Student Advising

Carnegie Mellon and Western Governors Building Career Coaching Agents

wooden figure climbing steps

Two universities will be working together on a research project to help students explore jobs. The National Science Foundation awarded almost $700,000 over three years to Western Governors University (WGU) and Carnegie Mellon University to create "intelligent coaching agents" for non-traditional students pursuing work in STEM.

The agents will use a combination of human-computer interaction, artificial intelligence, machine learning and education to guide students to practical resources that can help them improve their chances of success in finding good jobs. Those resources will include human career coaches or peers to help participants build their confidence and motivation in problem-solving and decision-making related to their career hunts.

According to the researchers, the approach is heavily data-driven and embodies a machine-learning paradigm known as "socially-sensitive reinforcement learning" (SSRL). As the software generates guidance for students, it stays "sensitive" to their needs and preferences to increase the probability that they'll accept the guidance.

The data was generated by students who have completed their WGU degrees in the past. The project will facilitate transition of the research directly into practice at large scale through deployment to current students attending the university — some 106,000 people, with 7,000 new students enrolling every month. While the project will be housed inside Western Governors, the researchers expect the innovations being tested to change how career guidance works in all institutions of higher education.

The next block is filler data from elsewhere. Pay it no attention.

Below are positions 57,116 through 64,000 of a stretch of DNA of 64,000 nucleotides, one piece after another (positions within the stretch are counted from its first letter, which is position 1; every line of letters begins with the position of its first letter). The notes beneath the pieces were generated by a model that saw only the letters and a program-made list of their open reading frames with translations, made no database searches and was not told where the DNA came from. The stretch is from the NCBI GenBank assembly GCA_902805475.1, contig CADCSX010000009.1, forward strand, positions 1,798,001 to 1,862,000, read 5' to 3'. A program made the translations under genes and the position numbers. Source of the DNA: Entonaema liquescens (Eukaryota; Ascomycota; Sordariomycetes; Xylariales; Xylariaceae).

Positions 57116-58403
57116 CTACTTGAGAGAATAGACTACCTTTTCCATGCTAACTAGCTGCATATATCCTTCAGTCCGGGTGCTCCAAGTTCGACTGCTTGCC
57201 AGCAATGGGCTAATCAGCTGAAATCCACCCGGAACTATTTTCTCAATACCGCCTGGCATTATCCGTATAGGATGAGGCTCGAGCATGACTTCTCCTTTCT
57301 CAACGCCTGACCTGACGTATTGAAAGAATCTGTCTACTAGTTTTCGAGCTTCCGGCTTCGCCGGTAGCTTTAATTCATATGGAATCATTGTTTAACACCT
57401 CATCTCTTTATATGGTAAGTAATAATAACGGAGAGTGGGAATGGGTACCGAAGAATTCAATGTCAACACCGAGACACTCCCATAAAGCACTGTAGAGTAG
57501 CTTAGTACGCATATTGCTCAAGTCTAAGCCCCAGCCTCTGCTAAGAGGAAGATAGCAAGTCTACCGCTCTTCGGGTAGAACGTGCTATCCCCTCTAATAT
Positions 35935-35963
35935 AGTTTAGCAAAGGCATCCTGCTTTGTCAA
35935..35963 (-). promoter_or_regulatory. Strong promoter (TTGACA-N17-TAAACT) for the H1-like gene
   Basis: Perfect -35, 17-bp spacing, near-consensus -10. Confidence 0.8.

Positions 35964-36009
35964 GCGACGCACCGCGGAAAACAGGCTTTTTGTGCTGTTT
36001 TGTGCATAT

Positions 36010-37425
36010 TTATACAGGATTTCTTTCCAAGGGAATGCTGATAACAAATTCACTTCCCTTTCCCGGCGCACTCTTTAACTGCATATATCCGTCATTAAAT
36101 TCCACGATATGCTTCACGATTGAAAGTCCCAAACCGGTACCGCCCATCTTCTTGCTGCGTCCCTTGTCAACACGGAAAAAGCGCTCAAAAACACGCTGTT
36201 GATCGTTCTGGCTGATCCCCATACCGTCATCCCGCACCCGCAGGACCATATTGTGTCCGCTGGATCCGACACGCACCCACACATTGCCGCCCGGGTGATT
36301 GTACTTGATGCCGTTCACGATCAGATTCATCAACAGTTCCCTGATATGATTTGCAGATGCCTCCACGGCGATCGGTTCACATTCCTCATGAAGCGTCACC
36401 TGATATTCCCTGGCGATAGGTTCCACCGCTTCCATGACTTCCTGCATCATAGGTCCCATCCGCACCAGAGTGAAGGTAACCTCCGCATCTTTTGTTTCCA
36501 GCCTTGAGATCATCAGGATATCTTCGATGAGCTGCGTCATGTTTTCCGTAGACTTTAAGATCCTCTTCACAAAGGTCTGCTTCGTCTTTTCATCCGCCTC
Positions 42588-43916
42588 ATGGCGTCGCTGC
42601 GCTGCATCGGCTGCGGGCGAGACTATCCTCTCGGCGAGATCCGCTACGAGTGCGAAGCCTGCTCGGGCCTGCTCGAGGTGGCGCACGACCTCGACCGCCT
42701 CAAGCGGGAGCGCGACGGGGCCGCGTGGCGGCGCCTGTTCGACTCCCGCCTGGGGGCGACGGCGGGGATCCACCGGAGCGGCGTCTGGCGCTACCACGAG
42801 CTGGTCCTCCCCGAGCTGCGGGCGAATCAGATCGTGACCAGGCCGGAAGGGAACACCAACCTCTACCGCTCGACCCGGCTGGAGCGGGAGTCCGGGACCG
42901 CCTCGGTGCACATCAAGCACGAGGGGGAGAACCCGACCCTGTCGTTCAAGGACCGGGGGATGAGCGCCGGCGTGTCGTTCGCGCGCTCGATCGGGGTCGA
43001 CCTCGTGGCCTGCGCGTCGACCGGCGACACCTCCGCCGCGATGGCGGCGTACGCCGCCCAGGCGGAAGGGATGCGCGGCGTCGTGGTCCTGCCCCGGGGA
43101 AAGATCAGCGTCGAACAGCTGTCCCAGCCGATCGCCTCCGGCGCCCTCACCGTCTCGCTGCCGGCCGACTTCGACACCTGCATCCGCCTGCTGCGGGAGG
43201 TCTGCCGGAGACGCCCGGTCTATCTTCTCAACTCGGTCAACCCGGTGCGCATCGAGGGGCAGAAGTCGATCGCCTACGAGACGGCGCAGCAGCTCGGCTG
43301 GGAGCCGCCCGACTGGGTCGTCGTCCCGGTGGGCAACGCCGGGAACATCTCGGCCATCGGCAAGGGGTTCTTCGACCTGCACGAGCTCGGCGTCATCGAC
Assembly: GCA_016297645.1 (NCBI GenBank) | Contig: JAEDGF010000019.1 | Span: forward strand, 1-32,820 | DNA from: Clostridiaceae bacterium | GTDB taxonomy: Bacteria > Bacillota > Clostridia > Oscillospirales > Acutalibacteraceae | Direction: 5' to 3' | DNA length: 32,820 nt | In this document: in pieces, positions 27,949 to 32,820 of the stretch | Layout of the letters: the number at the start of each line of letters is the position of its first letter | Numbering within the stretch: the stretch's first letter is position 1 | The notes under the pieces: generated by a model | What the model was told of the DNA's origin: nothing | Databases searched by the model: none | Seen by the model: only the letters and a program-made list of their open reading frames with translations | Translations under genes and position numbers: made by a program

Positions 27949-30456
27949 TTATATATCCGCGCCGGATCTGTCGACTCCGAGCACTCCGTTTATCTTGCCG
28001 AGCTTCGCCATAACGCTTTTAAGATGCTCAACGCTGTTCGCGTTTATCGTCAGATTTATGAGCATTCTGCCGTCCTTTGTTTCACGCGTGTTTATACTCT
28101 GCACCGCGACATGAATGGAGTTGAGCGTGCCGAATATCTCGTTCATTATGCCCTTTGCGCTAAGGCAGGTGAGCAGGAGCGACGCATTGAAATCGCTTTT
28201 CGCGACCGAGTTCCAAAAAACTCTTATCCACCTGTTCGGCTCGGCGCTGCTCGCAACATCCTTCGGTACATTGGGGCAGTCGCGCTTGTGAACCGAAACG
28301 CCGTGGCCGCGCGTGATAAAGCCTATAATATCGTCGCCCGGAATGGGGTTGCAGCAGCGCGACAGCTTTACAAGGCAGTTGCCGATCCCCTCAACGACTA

"WGU is one of the nation's largest online universities, serving a population of working individuals seeking career transitions in the face of a dramatically changing career landscape," said Carolyn Rosé, principle investigator and professor in the Language Technologies Institute and Human-Computer Interaction Institute at Carnegie Mellon, in a statement. "We're building a sociotechnical solution that can have a real-world impact on decision-making. This partnership offers the opportunity for tremendous impact with populations who need the support most."

About the Author

Dian Schaffhauser is a senior contributing editor for 1105 Media's education publications THE Journal and Campus Technology. She can be reached at dian@dischaffhauser.com or on Twitter @schaffhauser.

comments powered by Disqus

Campus Technology News

Sign up for our newsletter.

Terms and Privacy Policy consent

I agree to this site's Privacy Policy.